If this is going slightly off topic - sorry.
However, PTSD certainly goes back to WWI so the Army as an organisation has no excuse in anything less than first class attention to he matter. My past service, both in terms of what we did and where I did it, gave ample grounds for PTSD. Try attending the post-mortem exam of a kid battered to death by it's parent. The severe assault and rape of a young girl. We used to get involved in fire fights or ambushes where a comrade was killed alongside one. There was a lot of what I suppose we would call black humour and I always felt that it was this which dragged us off the sombre pathways. That sort of attitude would be completely out of order now. Maybe the lack of that release has something to do with the "rise" in levels of PTSD?
Combat Stress deals soley with 'Ex Services Mental Welfare'.
Not many people know that it has been going longer than the Royal British Legion, but is never mentioned on your resettlement!
Those under the care of CS are invited to attend residential weekends at their premises where they receive the care of clinical staff, however, most people that use the service say the most effective counselling is carried out in the smoke room away from the clinical staff.
Black Humour is one of the squaddie way's of rationalising the things that we are exposed to, Coppers, Ambulancemen, Firemen all have a similar sense of humour and way of dealing with the unusual situations that they are placed in.
Diagnosis of PTSD is becoming more and more common amongst these proffessions as well as within the Military.
Combat Stress - or the Ex-Services Mental Welfare Society - was founded in 1919. They estimate to have helped 85,000 veterans from WWI to the current conflict in the Gulf. Their youngest client is 20 years old - a military career now over.

The charity's profile has grown over the last few years: most recently it was featured on Panorma in connection with Robert Ryan, a psycologically damaged veteran from the early days of Bosnia.

Combat Stress helps Ex-Servicemen and women who are suffering from mental trauma sustained during war, operational tours or other aspects of military service (dealing with RTAs for example).

They have three treatment centres in the UK with 30 beds in each to which veterans come for two weeks at a time for respite and treatment. They also run a national welfare support operation, with 12 Welfare Officers who visit and help veterans.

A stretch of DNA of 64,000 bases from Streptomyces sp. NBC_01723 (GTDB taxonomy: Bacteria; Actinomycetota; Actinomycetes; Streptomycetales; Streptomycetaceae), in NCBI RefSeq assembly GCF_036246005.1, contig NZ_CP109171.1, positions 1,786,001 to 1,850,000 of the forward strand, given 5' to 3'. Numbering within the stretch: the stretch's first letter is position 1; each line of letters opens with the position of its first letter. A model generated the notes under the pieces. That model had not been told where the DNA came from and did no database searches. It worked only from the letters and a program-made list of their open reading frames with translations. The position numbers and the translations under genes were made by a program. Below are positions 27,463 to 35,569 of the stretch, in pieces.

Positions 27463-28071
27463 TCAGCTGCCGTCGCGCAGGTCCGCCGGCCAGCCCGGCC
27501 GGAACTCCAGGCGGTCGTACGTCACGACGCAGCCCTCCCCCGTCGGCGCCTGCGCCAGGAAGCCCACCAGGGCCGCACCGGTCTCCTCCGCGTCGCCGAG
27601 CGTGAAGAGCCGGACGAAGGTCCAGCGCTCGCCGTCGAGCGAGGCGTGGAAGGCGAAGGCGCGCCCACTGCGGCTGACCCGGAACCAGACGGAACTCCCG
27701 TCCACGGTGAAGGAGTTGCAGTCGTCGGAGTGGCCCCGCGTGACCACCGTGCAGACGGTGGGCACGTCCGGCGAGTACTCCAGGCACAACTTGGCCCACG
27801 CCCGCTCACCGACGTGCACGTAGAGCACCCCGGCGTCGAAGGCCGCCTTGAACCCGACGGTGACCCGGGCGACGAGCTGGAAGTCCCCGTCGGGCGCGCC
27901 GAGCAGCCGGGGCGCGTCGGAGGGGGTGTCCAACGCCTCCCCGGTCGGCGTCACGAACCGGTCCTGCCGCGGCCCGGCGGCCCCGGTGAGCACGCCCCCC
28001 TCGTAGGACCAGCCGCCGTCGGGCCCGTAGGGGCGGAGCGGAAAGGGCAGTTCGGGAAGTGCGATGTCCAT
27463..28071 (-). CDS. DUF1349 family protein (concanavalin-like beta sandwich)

Funding comes from the Veterans' Agency, the Service Welfare charities (RBL, ABF, Seafarers UK, RAF Ben Fund etc) but a significant proportion of their money comes from donations.

Last year over 750 veterans were referred to Combat Stress and 481 new clients taken on-board. They have 3,500 active clients. Combat Stress is needed as much now as it was at the end of the first and second World Wars. Conflicts today tend to be of higher intensity and of quicker tempo and of course the men and women called upon to participate in them are becoming fewer in number.

It's a great cause and you never when you or one of your muckers might need their help.
We can probably all point to an example of PTSD (in others or ourselves).

the last few years haven't been easy for any of us - Regs or TA

My own position is that no-one should be allowed to take-the-piss for fear that some people do suffer in silence.

Good mates can 'help' - Charities can 'support'.

ARRSE does both.
Recognising the symptoms is part of the battle. From experience, our greatest collective weakness is refusing to accept that there is anything wrong with us and if there is something wrong, it cannot be anything as "weak" as PTSD. Once one accepts that there is a problem, one has to determine if its something that can be dealt with by the individual and his/her immediate family or whatever. If one either accepts - or is told - that the sympoms are beyond one's ability to deal with, there shouldn't be any reluctance in going for help nor any stigma attached in so doing.
Hmmmm.... that reads something like an extract from a very B grade psych primer. Let me try and root it in some sort of reality. My father served with RAF Bomber Command in WW2 and beyond. Some of the symptoms/characteristics he carried into later life were all classic signs of PTSD: I sort of got to recognise them as I grew up. They only started to make real sense when I had got a couple of tours under my own belt and started to see the same symptoms in myself - intolerance, short attention span, disrupted sleep pattern, sweats and shakes, violent temper tantrums, a propensity to burst into tears.... and of course, the time-honoured Army/military solution of self-medication through alcohol.
Cue the fanfare of trumpets.... Realise what you've got, see if you can deal with it, ask those about you if they think you are and tell them what you need/want in the way of support.... and if you aren't able to cut it, for heavens sake, 'fess up and get the professional help that is readily available and offered without any disparagement. Phew..... sorry about the sanctimonious note, this one sort of got to me.
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